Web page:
(iv) A statement detailing the post-mission disposal plans for the space station at end of life, including the quantity of fuel—if any—that will be reserved for post-mission disposal maneuvers. For geostationary-Earth orbit space stations, the statement must disclose the altitude selected for a post-mission disposal orbit and the calculations that are used in deriving the disposal altitude. The statement must also include a casualty risk assessment if planned post-mission disposal involves atmospheric re-entry of the space station. In general, an assessment should include an estimate as to whether portions of the spacecraft will survive re-entry and reach the surface of the Earth, as well as an estimate of the resulting probability of human casualty.

(v) If any material item described in this notification changes before launch, a replacement pre-space notification shall be filed with the International Bureau no later than 90 days before integration of the space station into the launch vehicle.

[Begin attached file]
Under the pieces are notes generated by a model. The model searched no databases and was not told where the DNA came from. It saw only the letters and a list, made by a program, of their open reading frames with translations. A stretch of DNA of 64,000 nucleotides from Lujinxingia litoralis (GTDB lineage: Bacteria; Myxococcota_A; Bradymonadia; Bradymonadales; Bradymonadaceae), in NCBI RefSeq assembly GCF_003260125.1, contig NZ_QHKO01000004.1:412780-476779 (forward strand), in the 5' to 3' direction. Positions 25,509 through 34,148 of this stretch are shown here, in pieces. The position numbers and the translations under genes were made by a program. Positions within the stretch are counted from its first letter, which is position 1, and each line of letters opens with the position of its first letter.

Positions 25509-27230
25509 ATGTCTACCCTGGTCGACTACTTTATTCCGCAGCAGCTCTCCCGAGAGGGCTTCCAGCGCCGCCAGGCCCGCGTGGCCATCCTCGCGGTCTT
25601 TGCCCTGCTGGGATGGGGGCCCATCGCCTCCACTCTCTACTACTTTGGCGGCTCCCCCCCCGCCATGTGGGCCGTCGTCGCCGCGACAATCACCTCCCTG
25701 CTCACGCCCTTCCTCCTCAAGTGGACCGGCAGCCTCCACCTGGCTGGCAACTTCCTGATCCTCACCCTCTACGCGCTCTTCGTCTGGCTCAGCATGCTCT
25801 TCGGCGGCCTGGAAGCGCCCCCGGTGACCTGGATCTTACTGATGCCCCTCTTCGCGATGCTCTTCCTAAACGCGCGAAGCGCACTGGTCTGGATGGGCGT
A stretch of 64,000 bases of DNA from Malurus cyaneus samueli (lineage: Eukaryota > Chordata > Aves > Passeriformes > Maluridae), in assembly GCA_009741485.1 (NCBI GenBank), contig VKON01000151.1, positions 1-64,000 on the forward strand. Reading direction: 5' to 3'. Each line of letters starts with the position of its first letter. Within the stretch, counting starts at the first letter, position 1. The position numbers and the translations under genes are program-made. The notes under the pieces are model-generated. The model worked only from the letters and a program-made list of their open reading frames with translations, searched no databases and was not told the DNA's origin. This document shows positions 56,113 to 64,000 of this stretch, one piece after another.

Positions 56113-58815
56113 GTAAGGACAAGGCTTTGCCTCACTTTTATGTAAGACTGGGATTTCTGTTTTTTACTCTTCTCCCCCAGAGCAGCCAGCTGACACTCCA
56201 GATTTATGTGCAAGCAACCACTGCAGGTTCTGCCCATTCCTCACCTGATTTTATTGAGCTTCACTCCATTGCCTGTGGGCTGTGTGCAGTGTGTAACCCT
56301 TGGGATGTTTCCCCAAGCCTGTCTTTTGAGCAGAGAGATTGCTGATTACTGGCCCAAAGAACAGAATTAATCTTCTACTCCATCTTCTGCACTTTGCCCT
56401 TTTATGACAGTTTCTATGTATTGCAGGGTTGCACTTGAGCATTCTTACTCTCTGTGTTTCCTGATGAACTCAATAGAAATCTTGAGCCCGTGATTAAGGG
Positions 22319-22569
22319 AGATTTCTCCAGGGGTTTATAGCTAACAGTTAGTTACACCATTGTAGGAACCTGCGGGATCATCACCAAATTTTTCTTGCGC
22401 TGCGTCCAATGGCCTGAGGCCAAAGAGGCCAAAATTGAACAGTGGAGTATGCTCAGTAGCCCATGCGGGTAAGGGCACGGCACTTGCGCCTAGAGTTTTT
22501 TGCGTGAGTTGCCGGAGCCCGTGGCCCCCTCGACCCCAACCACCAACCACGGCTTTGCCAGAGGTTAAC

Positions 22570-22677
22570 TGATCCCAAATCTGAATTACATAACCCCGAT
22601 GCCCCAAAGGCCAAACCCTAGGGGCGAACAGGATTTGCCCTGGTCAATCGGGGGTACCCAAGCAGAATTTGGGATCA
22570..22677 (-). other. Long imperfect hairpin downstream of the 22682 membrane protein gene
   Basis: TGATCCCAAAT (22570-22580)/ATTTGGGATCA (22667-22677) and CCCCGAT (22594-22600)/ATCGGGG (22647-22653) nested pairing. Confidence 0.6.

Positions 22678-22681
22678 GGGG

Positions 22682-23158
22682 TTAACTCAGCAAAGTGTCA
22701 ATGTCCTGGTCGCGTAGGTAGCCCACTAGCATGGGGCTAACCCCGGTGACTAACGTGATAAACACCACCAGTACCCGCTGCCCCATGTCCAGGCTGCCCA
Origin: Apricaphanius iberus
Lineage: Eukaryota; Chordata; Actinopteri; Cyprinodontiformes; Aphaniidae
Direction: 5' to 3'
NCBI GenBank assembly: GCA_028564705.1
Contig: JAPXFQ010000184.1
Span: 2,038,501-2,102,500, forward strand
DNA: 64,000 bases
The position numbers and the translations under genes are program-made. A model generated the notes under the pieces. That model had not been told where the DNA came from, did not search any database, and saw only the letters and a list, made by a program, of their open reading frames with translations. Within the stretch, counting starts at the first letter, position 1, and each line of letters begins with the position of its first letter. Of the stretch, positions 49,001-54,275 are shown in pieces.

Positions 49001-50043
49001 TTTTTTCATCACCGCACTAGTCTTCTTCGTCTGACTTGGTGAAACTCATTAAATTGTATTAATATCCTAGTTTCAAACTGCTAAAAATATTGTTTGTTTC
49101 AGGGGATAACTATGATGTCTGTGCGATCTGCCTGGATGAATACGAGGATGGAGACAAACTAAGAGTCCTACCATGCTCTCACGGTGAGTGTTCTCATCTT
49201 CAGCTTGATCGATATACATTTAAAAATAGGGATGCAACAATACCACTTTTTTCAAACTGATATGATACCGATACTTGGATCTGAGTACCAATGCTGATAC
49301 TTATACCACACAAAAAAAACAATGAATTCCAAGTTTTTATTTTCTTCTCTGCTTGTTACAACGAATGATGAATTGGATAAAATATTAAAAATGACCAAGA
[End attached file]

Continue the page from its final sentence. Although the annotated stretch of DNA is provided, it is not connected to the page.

(2) An in-space station notification is required no later than 7 days following initiation of space station transmissions. This notification must update the information contained in the pre-space notification.

(3) A post-space station notification is required no later than 3 months after termination of the space station transmissions. When termination of transmissions is ordered by the FCC, the notification is required no later than 24 hours after termination of transmissions.

[54 FR 25857, June 20, 1989, as amended at 54 FR 39535, Sept. 27, 1989; 56 FR 56171, Nov. 1, 1991; 57 FR 32736, July 23, 1992; 60 FR 50124, Sept. 28, 1995; 63 FR 68980, Dec. 14, 1998; 69 FR 54588, Sept. 9, 2004; 71 FR 66462, Nov. 15, 2006; 75 FR 27201, May 14, 2010]

§97.209   Earth station.

(a) Any amateur station may be an Earth station. A holder of any class operator license may be the control operator of an Earth station, subject to the privileges of the class of operator license held by the control operator.

(b) The following frequency bands and segments are authorized to Earth stations: